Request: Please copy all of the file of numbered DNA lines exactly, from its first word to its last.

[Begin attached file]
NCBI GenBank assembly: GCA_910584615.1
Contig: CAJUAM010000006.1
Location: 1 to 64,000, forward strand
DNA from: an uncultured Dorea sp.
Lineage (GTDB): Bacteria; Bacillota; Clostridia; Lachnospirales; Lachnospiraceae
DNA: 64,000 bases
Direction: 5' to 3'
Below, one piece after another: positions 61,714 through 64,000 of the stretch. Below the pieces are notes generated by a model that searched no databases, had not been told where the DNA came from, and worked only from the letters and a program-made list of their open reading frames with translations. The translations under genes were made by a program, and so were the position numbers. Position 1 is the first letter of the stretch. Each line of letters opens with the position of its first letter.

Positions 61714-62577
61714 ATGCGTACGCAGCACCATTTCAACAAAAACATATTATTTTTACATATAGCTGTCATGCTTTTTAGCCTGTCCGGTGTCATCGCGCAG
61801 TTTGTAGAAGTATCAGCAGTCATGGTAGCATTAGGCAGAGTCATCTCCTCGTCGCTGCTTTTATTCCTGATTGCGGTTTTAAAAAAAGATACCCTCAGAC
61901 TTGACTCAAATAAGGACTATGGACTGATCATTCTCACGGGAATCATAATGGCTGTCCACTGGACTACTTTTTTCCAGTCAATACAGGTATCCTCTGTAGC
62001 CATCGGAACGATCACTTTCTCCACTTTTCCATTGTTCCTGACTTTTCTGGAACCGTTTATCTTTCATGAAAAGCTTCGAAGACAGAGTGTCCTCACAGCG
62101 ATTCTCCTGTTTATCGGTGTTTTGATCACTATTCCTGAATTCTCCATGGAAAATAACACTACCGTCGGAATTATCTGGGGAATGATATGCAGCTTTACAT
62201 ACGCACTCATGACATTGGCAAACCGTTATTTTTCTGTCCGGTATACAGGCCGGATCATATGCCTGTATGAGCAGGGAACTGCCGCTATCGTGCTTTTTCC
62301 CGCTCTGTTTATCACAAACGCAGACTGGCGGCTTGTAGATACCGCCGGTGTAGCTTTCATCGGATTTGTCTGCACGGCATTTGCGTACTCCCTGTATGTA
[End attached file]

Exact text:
NCBI GenBank assembly: GCA_910584615.1
Contig: CAJUAM010000006.1
Location: 1 to 64,000, forward strand
DNA from: an uncultured Dorea sp.
Lineage (GTDB): Bacteria; Bacillota; Clostridia; Lachnospirales; Lachnospiraceae
DNA: 64,000 bases
Direction: 5' to 3'
Below, one piece after another: positions 61,714 through 64,000 of the stretch. Below the pieces are notes generated by a model that searched no databases, had not been told where the DNA came from, and worked only from the letters and a program-made list of their open reading frames with translations. The translations under genes were made by a program, and so were the position numbers. Position 1 is the first letter of the stretch. Each line of letters opens with the position of its first letter.

Positions 61714-62577
61714 ATGCGTACGCAGCACCATTTCAACAAAAACATATTATTTTTACATATAGCTGTCATGCTTTTTAGCCTGTCCGGTGTCATCGCGCAG
61801 TTTGTAGAAGTATCAGCAGTCATGGTAGCATTAGGCAGAGTCATCTCCTCGTCGCTGCTTTTATTCCTGATTGCGGTTTTAAAAAAAGATACCCTCAGAC
61901 TTGACTCAAATAAGGACTATGGACTGATCATTCTCACGGGAATCATAATGGCTGTCCACTGGACTACTTTTTTCCAGTCAATACAGGTATCCTCTGTAGC
62001 CATCGGAACGATCACTTTCTCCACTTTTCCATTGTTCCTGACTTTTCTGGAACCGTTTATCTTTCATGAAAAGCTTCGAAGACAGAGTGTCCTCACAGCG
62101 ATTCTCCTGTTTATCGGTGTTTTGATCACTATTCCTGAATTCTCCATGGAAAATAACACTACCGTCGGAATTATCTGGGGAATGATATGCAGCTTTACAT
62201 ACGCACTCATGACATTGGCAAACCGTTATTTTTCTGTCCGGTATACAGGCCGGATCATATGCCTGTATGAGCAGGGAACTGCCGCTATCGTGCTTTTTCC
62301 CGCTCTGTTTATCACAAACGCAGACTGGCGGCTTGTAGATACCGCCGGTGTAGCTTTCATCGGATTTGTCTGCACGGCATTTGCGTACTCCCTGTATGTA